Polly Lipscomb served as an Army Nurse in WWII

My book, They Did It for Honor: Stories of American WWII Veterans, contains five stories of female veterans who served during World War II. It’s not easy finding women veterans to interview as they were fewer in number than men. But the stories I’ve heard were all amazing. These gals were plucky to serve in ‘a man’s war’.

One of the oldest veterans I’ve ever interviewed was Mary ‘Polly’ Adelaide Woodhull Lipscomb of Fort Wayne. Polly as we called her lived in the same senior retirement home as my mother. Polly was 101-years-old at the time of our interview with two of her children present. But she was full of life and excitement at the idea of talking about her life in World War II as an Army nurse, which included being married in an old English church! The photo below shows Polly standing with her son and daughter, all of them holding items that were significant to Polly during her war years of service.

Lipscomb fam-3 good (1)

Here are excerpts from her story in my book, They Did It for Honor: Stories of American WWII Veterans:

Born in 1913 in Ann Arbor, Michigan, Lipscomb earned a nursing degree from Methodist Hospital in Fort Wayne. She enlisted in the Army Nurse Corps in August 1942. With a desperate need for nurses, the Army quickly assigned First Lieutenant Lipscomb a place aboard the Queen Elizabeth, a former luxury ship converted for troops.

Taunton was located about 100 miles west of London. When Lipscomb arrived, the wards were already full of wounded British, Canadian and American soldiers.

Many patients suffered from what was termed ‘shell shock’. Since Lipscomb had worked with psychiatric patients in the States, she was assigned to that ward.

Some patients found comfort in doing simple crafts like weaving and often presented Lipscomb with their completed creations. “I treasured their gifts,” she said, including a placemat and brightly colored orange scarf.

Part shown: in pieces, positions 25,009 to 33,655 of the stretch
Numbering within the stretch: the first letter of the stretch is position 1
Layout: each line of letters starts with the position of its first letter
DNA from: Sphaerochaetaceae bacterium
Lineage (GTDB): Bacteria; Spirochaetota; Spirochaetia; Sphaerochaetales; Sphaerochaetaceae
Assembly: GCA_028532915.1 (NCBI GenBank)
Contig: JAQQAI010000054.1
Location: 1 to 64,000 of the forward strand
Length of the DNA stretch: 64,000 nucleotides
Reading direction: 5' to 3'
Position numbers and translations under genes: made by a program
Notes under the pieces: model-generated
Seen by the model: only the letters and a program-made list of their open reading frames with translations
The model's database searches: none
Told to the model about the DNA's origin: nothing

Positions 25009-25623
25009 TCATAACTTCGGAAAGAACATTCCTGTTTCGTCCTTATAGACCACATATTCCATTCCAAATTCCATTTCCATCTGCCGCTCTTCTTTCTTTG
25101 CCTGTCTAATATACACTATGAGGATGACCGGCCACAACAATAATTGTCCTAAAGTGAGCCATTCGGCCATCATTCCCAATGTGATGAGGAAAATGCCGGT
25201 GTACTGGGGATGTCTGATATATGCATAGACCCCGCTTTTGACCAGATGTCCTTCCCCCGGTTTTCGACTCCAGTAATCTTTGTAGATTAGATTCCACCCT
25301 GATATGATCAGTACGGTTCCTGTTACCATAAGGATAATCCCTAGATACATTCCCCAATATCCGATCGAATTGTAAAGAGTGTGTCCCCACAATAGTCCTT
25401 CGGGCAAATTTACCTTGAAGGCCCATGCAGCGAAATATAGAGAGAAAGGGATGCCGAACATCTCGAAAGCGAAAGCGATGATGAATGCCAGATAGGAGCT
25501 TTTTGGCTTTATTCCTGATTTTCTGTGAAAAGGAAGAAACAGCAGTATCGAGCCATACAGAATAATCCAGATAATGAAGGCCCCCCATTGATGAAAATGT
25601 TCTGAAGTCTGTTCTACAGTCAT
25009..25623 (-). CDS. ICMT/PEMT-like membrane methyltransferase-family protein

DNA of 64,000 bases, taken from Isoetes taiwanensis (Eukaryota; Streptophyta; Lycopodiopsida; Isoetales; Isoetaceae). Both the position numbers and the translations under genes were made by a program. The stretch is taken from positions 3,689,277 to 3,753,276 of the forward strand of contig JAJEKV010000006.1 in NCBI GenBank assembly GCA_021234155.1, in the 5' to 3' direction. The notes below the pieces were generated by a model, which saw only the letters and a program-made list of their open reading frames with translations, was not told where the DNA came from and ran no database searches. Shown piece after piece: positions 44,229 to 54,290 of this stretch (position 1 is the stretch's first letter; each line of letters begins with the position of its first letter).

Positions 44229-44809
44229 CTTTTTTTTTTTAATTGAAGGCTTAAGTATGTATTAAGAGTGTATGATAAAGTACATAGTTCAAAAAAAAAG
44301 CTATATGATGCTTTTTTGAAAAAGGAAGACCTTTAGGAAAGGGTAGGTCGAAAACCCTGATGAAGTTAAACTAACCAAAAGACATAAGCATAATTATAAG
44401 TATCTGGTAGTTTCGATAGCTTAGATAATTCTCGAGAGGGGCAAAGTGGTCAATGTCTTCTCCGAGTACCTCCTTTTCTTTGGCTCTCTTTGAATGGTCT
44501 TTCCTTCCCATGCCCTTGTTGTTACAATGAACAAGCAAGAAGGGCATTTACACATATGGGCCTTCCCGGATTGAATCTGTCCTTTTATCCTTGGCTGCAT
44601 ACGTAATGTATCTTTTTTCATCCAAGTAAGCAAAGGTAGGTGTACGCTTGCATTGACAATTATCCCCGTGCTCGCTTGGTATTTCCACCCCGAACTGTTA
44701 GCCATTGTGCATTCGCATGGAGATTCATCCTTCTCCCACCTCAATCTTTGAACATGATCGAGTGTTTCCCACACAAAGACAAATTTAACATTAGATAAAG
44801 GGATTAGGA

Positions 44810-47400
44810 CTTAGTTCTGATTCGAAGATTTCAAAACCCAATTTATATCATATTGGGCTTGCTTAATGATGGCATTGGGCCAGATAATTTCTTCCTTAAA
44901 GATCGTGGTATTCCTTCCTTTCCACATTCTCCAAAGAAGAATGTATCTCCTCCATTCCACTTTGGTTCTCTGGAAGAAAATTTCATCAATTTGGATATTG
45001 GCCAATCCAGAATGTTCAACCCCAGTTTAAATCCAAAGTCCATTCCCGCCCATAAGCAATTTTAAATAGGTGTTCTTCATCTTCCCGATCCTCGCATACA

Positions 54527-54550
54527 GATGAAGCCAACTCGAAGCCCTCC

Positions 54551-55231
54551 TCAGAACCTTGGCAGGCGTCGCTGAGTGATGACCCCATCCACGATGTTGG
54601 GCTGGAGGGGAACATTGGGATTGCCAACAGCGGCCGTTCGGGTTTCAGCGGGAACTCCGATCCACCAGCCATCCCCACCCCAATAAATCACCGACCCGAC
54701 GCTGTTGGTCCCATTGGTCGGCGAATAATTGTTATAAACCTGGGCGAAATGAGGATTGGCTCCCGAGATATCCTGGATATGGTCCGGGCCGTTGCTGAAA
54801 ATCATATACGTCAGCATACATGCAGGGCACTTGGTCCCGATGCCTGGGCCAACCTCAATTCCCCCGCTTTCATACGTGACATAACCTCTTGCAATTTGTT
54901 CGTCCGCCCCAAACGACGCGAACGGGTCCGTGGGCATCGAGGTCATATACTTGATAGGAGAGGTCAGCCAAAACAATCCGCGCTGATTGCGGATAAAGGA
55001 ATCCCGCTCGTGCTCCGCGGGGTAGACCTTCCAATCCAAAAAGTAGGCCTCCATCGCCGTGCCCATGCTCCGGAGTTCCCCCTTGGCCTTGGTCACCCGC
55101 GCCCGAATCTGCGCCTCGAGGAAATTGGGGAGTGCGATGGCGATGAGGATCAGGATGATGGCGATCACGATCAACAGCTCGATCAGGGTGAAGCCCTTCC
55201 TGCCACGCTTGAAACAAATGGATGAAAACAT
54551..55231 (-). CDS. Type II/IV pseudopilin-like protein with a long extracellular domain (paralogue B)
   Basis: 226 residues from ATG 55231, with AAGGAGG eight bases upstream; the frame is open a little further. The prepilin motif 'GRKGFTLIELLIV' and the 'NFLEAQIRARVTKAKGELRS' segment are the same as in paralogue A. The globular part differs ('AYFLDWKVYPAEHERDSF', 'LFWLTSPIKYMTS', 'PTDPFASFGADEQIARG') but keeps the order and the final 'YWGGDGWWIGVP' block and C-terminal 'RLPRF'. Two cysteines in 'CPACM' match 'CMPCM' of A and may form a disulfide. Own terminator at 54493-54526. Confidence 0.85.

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What made including Polly’s story in my book a clincher was the photo album she had put together during her war years and allowed me to view.

I love looking at old photos, especially when I’ve met people in them.

Polly died in 2016. I wish she could have seen this book, but at least her family members will have it to remember her by. They plan to attend my book launch on Saturday, Nov 4, 2017, from 1-3pm at Allen Co Public Library in downtown Fort Wayne, meeting room C. The public is encouraged to meet and thank these veterans who fought in the biggest conflict the world has ever known.

If you know of a World War II veteran who would like to be interviewed, please let me know via the contact page at this website.

 

Historic Ceremony Witnessed at Pegasus Bridge –Part 1

Tomorrow is our nation’s birthday. I’m so proud to be part of America and it’s glorious history and fantastic citizens. We’re not perfect but I’d still rather live here than anywhere else. Celebrate by thanking a vet for his/her service!

This photo was taken of a young girl awaiting arrival of Honor Flight of Northeast IN to the airport so she could thank the 85 WWII vets for their service!

2 flags in girls hair

The rest of this post is about an event from our recent WWII trip to Europe.

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Pegasus Bridge.

The name meant nothing to me before our fantastic 2 week trip to Europe in early June. Now it is the highlight of our trip and I want to learn everything about it!